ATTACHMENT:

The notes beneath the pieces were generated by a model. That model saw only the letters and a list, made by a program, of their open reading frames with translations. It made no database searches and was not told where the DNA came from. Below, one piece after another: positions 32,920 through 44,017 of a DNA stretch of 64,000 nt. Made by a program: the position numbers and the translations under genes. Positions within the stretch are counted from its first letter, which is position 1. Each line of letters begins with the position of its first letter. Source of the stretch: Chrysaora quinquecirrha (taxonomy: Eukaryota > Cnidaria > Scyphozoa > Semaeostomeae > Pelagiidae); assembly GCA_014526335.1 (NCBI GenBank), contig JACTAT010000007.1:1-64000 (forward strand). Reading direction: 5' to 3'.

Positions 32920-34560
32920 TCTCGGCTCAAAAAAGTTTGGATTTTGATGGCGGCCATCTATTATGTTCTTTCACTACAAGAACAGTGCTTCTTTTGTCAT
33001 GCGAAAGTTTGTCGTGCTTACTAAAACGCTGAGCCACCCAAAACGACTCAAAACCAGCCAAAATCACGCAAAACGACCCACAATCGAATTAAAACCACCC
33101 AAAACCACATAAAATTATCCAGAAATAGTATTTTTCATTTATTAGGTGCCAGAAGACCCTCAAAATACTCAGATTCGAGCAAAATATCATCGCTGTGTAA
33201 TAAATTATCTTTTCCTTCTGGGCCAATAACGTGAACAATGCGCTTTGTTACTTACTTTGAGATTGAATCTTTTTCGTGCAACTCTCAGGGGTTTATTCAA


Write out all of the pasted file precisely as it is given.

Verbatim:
The notes beneath the pieces were generated by a model. That model saw only the letters and a list, made by a program, of their open reading frames with translations. It made no database searches and was not told where the DNA came from. Below, one piece after another: positions 32,920 through 44,017 of a DNA stretch of 64,000 nt. Made by a program: the position numbers and the translations under genes. Positions within the stretch are counted from its first letter, which is position 1. Each line of letters begins with the position of its first letter. Source of the stretch: Chrysaora quinquecirrha (taxonomy: Eukaryota > Cnidaria > Scyphozoa > Semaeostomeae > Pelagiidae); assembly GCA_014526335.1 (NCBI GenBank), contig JACTAT010000007.1:1-64000 (forward strand). Reading direction: 5' to 3'.

Positions 32920-34560
32920 TCTCGGCTCAAAAAAGTTTGGATTTTGATGGCGGCCATCTATTATGTTCTTTCACTACAAGAACAGTGCTTCTTTTGTCAT
33001 GCGAAAGTTTGTCGTGCTTACTAAAACGCTGAGCCACCCAAAACGACTCAAAACCAGCCAAAATCACGCAAAACGACCCACAATCGAATTAAAACCACCC
33101 AAAACCACATAAAATTATCCAGAAATAGTATTTTTCATTTATTAGGTGCCAGAAGACCCTCAAAATACTCAGATTCGAGCAAAATATCATCGCTGTGTAA
33201 TAAATTATCTTTTCCTTCTGGGCCAATAACGTGAACAATGCGCTTTGTTACTTACTTTGAGATTGAATCTTTTTCGTGCAACTCTCAGGGGTTTATTCAA